The review of an ALJ's decision to deny benefits is limited to determining whether the ALJ's findings were supported by substantial evidence and whether the ALJ applied the appropriate legal standards. Jamerson v. Chafer, 112 F.3d 1064, 1066 (9th Cir. 1997). I may set aside the ALJ's determination only if it is not supported by substantial evidence or is based on legal error. Id. “Substantial evidence means more than a scintilla, but less than a preponderance;” it is evidence that “a reasonable person might accept as adequate to support a conclusion.” Smolet v. Chater, 80 F.3d 1273, 1279 (9th Cir. 1996) (quotations omitted). If the evidence is subject to more than one rational interpretation, one of which supports the ALJ's decision, I must affirm. Morgan v, Comm'r of Soc. Sec. Admin., 169 F.3d 595, 599 (9th Cir. 1999). I have the authority to enter “a judgment affirming, modifying, or reversing the decision of the Commissioner of Social Security, with or without remanding the cause for a rehearing.” 42 U.S.C. § 405(g). I also may order the Commissioner to collect additional evidence, “but only upon a showing that there is new evidence which is material and that there is good cause for the failure to incorporate such evidence into the record in a prior proceeding.” Id.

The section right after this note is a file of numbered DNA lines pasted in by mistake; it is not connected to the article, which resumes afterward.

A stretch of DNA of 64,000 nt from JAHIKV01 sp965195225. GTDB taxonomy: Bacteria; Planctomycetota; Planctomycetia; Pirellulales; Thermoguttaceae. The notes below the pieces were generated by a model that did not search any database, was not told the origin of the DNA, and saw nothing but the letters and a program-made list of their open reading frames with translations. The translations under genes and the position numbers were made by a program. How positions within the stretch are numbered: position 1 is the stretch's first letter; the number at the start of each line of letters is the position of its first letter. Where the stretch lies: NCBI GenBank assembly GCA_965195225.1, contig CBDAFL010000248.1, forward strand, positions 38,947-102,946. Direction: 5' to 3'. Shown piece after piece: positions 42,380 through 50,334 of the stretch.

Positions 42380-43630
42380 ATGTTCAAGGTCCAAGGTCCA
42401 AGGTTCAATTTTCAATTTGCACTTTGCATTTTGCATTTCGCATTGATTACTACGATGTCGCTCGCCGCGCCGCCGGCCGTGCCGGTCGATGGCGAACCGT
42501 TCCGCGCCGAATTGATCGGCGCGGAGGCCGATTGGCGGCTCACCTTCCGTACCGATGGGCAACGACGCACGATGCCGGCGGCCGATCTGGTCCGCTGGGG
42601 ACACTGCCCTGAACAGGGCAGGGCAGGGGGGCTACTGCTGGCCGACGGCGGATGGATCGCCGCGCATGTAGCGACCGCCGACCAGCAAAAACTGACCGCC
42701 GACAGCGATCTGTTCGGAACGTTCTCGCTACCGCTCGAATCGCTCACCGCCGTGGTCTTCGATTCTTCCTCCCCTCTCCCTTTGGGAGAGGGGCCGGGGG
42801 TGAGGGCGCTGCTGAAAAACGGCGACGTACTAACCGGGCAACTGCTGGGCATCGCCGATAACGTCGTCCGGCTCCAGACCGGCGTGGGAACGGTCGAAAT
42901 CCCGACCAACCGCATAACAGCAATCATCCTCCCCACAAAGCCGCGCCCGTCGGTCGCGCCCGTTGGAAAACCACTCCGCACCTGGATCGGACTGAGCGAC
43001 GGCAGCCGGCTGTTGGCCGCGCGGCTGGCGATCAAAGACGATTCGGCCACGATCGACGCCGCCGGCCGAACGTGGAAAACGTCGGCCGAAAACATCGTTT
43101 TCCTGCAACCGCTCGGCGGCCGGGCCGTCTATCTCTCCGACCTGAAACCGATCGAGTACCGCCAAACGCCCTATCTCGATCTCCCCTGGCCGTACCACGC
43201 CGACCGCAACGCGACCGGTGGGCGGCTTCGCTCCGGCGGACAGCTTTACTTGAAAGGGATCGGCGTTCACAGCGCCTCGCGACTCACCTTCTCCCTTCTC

Buehner is entitled to disability benefits under the Social Security Act if she “(a) suffers from a medically determinable physical or mental impairment . . . that has lasted or can be expected to last for a continuous period of not less than twelve months; and (b) the impairment renders the claimant incapable of performing the work that [she] previously performed and incapable of performing any other substantial gainful employment that exists in the national economy.” Tackett v. Apfel, 180 F.3d 1094, 1098 (9th Cir. 1999) (citing 42 U.S.C. § 423(d)(2)(A)). If Buehner demonstrates that she cannot perform her prior work, the burden shifts to the Commissioner to show that Buehner can perform a significant number of other jobs that exist in the national economy. Hoopai v. Astrue, 499 F.3d 1071, 1074-75 (9th Cir. 2007).

         A. Vocational Expert's Testimony